The Challenges of Fuzzing 5G Protocols

If you have ever looked at fuzzing in any depth you will quickly realize it’s not as trivial as it first appears.

There are many different types of fuzzers, but here we are focused on network fuzzers.  These fuzzers are of particular interest as they are most suited to fuzzing telecoms products/protocols, where the application and source code are generally not available.  There are very few fuzzer options when the input to these applications is via network sockets instead of the more traditional command line interface.

In this blog we will cover some basic background of fuzzing, before diving into the specifics of trying to fuzz telecoms 5G protocols using both proprietary and open source fuzzers.  We will aim to assess these fuzzers for their suitability to fuzz 5G network protocols.  We will end this post with a comparison of the fuzzers, some of the findings, and a general conclusion regarding the fuzzing of 5G telecoms protocols.

The focus of this research is on the use of the different fuzzers with regard to 5G telecoms protocols and not the specific vulnerabilities that were found, although one example vulnerability found is cited within.

Table of Contents
  1. Background
  2. Meet the Fuzzers
  3. Fuzzowski 5GC
  4. Frizzer
  5. AFLNet
  6. The Test Environment
  7. GTPU
  8. PFCP
  10. NGAP
  11. Fuzzing Results
  12. PFCP Bug (CVE-2021-41794)
  13. Comparative Performance of the Selected Fuzzers
  14. Fuzzowski 5GC
  15. Frizzer
  16. AFLNet
  17. What We Learnt by Fuzzing 5G Protocols
  18. Fuzzowski 5G Modifications
  19. Glossary
  20. References
  21. How To Work with Us on Commercial Telecommunications Security Testing


So, what is fuzzing?  Fuzzing is simply an automated process of sending invalid or random inputs to a program/system under test in an attempt to cause a crash or malfunction.

Fuzzing is not a new technology, however it is becoming more prominent in today’s software development life cycle. It is often used to find vulnerabilities in software that might otherwise be missed by normal unit/system tests. 

While the high-level concept of fuzzing is easy to grasp, the actual implementation of a good fuzzer is significantly more challenging.

The renewed interest in fuzzing has come about due to the increasing complexity of software and the need to effectively test and secure it.  While positive testing is generally more obvious (i.e. testing the software does what it was designed to do), negative testing in normally forgotten about (testing the software handles unexpected input without crashing or malfunctioning).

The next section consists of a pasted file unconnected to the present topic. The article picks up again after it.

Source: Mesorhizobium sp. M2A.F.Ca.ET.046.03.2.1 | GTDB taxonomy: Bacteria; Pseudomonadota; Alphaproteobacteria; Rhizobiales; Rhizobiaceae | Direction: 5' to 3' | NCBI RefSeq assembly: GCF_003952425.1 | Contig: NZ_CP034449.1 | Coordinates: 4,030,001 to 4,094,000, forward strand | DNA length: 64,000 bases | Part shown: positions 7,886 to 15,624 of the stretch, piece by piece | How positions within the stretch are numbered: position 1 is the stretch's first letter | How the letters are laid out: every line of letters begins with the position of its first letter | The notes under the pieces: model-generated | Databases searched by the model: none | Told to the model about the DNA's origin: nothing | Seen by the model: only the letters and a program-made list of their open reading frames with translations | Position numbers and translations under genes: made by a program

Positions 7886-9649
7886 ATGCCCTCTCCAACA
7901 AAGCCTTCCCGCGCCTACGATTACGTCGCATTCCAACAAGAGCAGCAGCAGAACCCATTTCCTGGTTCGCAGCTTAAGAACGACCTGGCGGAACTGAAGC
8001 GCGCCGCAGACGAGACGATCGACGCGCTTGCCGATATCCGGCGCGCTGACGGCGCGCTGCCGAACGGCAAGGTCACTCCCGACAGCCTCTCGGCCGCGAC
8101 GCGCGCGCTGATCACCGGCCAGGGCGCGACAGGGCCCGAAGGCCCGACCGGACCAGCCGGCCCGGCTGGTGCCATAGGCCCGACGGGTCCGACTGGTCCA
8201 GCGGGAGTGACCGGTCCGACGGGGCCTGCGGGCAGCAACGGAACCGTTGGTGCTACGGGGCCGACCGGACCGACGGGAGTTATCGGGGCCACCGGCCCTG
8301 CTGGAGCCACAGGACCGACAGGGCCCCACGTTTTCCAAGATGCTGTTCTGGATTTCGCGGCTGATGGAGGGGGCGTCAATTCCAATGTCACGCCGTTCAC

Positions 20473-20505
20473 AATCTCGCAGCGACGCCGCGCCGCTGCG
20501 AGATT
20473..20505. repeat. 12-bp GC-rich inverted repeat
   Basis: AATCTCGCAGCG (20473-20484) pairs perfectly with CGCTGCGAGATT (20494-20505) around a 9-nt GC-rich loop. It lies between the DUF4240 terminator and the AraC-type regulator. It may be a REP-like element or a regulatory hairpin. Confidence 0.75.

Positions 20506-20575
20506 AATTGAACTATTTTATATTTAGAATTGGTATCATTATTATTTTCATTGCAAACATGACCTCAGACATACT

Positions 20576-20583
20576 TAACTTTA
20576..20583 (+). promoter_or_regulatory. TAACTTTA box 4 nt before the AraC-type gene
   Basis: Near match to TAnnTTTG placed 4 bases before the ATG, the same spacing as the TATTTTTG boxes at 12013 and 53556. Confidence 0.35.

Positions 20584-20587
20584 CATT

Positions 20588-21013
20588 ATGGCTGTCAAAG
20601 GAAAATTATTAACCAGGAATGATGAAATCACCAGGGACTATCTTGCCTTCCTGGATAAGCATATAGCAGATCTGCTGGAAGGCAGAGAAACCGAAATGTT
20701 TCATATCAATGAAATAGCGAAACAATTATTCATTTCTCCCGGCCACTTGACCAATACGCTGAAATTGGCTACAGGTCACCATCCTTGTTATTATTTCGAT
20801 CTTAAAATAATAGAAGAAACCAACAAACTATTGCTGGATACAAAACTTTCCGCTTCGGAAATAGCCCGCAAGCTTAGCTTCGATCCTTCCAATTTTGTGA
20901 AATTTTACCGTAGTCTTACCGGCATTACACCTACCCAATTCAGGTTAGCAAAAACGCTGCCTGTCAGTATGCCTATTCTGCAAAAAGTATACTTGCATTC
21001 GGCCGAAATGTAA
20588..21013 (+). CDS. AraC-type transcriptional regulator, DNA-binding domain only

Traditional fuzzers tend to focus on fuzzing a piece of software and generate inputs via the command line or input files.  Some of the popular continuous integration frameworks (GitLab) are now starting to include fuzzing as part of the continuous integration build pipeline.

Fuzzing network protocols is a little different however, and requires sending input via network ports.  There are typically multiple network protocols involved in any communication and these protocols are layered on top of each other.  Some protocols are stateless, and others have state which adds to the complexity.  Due to the nature of network protocols the System Under Test (SUT) could be either local (on the same physical/virtual machine) or on a remote physical/virtual machine.  These differences add to the challenge of fuzzing a SUT using network protocols.

The next difficulty specific to fuzzing 5G protocols is getting access to a 5G Core or component.  There are two open-source solutions Free5GC and Open5GS which were examined for our testing.  Open5GS was chosen due to it being more stable and easier to install than Free5GC.  Neither of these solutions are commercial grade but they do give a reasonable test target to fuzz for free.

We also need some network fuzzers…

Meet the Fuzzers

One in-house, and two open-source network protocol fuzzers were used for testing: Fuzzowski 5GC, Frizzer2, and AFLNet3.  They all have completely different approaches to fuzzing from the generation of the test cases to the feedback on progress made.

Fuzzowski1 was chosen as it had previously been used to fuzz network printer protocols and was developed by NCC Group from the open-source project BooFuzz4.  Fuzzowski is open source, however the modified version used here for fuzzing 5G is not currently an open-source project.

Frizzer is a black box fuzzer that uses dynamic binary instrumentation to give coverage feedback to guide the fuzzer.  No source code or recompilation of the SUT is needed.

AFLNet was used as a comparison due to the reputation of AFL being a well-used fuzzer with proven results.  AFLNet builds on top of AFL to perform network fuzzing and track state changes using the network responses.

Fuzzowski 5GC